"But there was in Smolen'sk, in the princely place of Fedorov An'drei Mikhailovich' kniaz', Artemii namestn'nik"..." from Certificate of Smolesnk Kniaz Feodor Rostislavich to Rizhan, year 1284. [Sreznevskii]

"Namest'nik" happens to be transliterated the same by all three of the major transliteration systems: Library of Congress (favored by historians), International Phonetic (favored by linguists), and Revised English (favored by journalists).

The standard SCA titles in Corpora (and Kingdom law in at least one kingdom) make a distinction between court and landed barons, so I thought I might as well make the attempt to address it also. http://heraldry.sca.org/laurel/admin.html#APPENDIX_C


2: Baroness - New Other
Namesnitsa
Feminine form of Namestnik
Titles, indicating rank of Russians, in feminine end in -tsa: tsaritsa, polkovnitsa, sovetnitsa, postelnitsa, chernitsa. Exceptions: koroleva, kniaginia, voevodhsa, upravititel'sha, krest'ianka. [Lomononsov]
Correction (2008-Jul-27 09:07:10): This is supposed to be Namestnitsa
Other Comments:
Ursula Georges (Loyall) at 2008-07-28 11:19:55
Do we have an example of this word used together with a name in our period?

Response:
I have not found any period examples of namest'nitsa, with or without a name. This is not surprising given the lack of documentation of women in period sources. Sreznevskii has 1.5 pages of period quotes with boiarin", but only 3 quotes with boiarynia. Since Sreznevskii has 1 page of period quotes with namest'nik", it's not surprising that he has no quotes with namest'nitsa. Although he comes close with the following: "But my namestnitsi Ugletskie and volosteli [governors] and..." which he lists as a variant of "Namest'nik".

The feminine form “namest'nitsa” is found in standard exhaustive Russian dictionaries such as Ushakova. I have not yet found it in period texts, but it follows a standard pattern of the feminization of ranks with the “-itsa” ending as in Lomonosov. Compare it with the current alternate titles pomest'nitsa, discussed below, and posad'nitsa, which is attested in period texts. [Ushakova & Lomonsov section 240, Novgorod chronicle]


3: Baroness - New Other
Voevodsha
This would be for a landed Baroness.
Voevodsha is the feminine form of Voevoda. As with Master, the lack of feminine form for Voedova on the current list is odd, since every other Russian title has a feminine equivalent. Dal's Russian Dictionary provides "voedvodka" and "voedvodsha" as feminine forms of voevoda. [Dal]
The term "voevodka" has been found in three period/near period texts, but all refer to men. (And, a casual survey of Wickenden's "Dictionary of Period Russian Names" shows that most of the names ending in -ka are masculine names in period. [Grusheb'skii; and Andreeva "1615 Order"; Andreeva "Solovetskii Chronicle"]
I have not found any good period usages of "voevodsha". It is the only feminine form of voevoda in Lomosov's 1755 Russian Grammar, Chapter 5 & sect; 240.
Translation - Titles, indicating rank of Russians, in feminine end in -tsa: tsaritsa, polkovnitsa, sovetnitsa, postelnitsa, chernitsa. Exceptions: koroleva, kniaginia, voevodhsa, upravititel'sha, krest'ianka. [Lomononsov]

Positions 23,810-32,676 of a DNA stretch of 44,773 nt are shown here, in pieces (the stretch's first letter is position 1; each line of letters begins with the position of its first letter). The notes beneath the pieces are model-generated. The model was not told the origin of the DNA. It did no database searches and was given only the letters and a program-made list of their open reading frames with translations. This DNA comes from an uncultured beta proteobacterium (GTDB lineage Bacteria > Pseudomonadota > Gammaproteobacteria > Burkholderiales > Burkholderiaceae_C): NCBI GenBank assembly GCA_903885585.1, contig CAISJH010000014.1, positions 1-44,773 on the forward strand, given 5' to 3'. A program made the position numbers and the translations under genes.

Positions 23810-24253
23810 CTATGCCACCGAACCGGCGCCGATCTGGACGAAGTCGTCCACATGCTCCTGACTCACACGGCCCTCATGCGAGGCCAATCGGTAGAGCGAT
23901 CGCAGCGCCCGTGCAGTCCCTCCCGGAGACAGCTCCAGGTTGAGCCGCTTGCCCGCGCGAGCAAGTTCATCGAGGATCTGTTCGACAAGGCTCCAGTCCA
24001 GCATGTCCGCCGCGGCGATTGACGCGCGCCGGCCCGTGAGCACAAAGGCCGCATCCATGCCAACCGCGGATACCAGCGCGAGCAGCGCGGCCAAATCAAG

The term "voevodhsa" is used several times in a Russian translation of the early 17th century diary of Marina Mnishek (daughter of a Polish voivod) who reigned very briefly as the wife of the False Dmitri (1606), but I suspect the original document was written in Polish, especially with its use of titles such as pan.
Translation:
"Day 18. Went out with the envoy from Krakov, an pan voevoda and pani voevodsha, his wife, with the tsaritsa, his daughter, remained at that time in Promika." December. Diary of Marine Mnishek c 1605.
""Voevodina" is a feminine patronymic form of voevoda, as in Nastas'ia Fedorova zhena Voevodina, a late 16th century name. I have not found it used anywhere as a title of rank so I cannot recommend it for the Alternate Titles List" [Wickenden]


4: Crown Prince - New Other
Kniazich
Literally "son of the kniaz' ". This provides a useful distinction from the title of kniaz used for royal peers.
Royal Primary Chronicle, Year 882 [6390] - "He thus came to the foot of the hill... representing himself as a stranger on his way to Greece on an errand for Oleg and for Igor, the prince's son [kniazich Igor]..."
Correction (2008-Jul-27 09:07:00): I believe this is supposed to be Kniazhich
Other Comments:
Ursula Georges (Loyall) at 2008-07-28 11:22:42
Was the current title, <Tsarevich>, in use by the end of our period? Do we have enough information to release it?

(These discussions are generally easier to follow if releasing the old title and adding the new title are 2 separate actions, but since this letter does not explicitly incorporate the release notices I'm asking my question here.)

Response:
The current title, Tsarevich, was in use by the end of period for Russians. Prior to that time it was exclusively used to refer to the offspring of the Byzantine emperors and the Mongol khan. I think it would be nice to keep "Tsarevich" as a protected title with the caveat that it is only appropriate for late period personas.

I do not yet have any period examples of tsarevich' used with a given name.

As for period examples of kniazhich' used with a given name, there are a few in Sreznevskii along the lines of: "Then was injured kniazhits' Vasilii M'stislavich'." And, of course, the quote above.


5: Crown Princess - New Other
Kniazhna
This provides a useful distinction from the title of kniaginia used for royal peers.
In 1573, Livland king Magnus married the tsar's niece, daughter of kniaz Vladimir Andreevich, and the wedding description says, "and the princess [kniazhna] was to be betrothed and to be married by the Dmitrovksij priest..." [Solov'ev Vol 7 Ch 1 Quote 1]
Other Comments:
Ursula Georges (Loyall) at 2008-07-28 11:23:13
Was the current title, <Tsarevna>, in use by the end of our period? Do we have enough information to release it?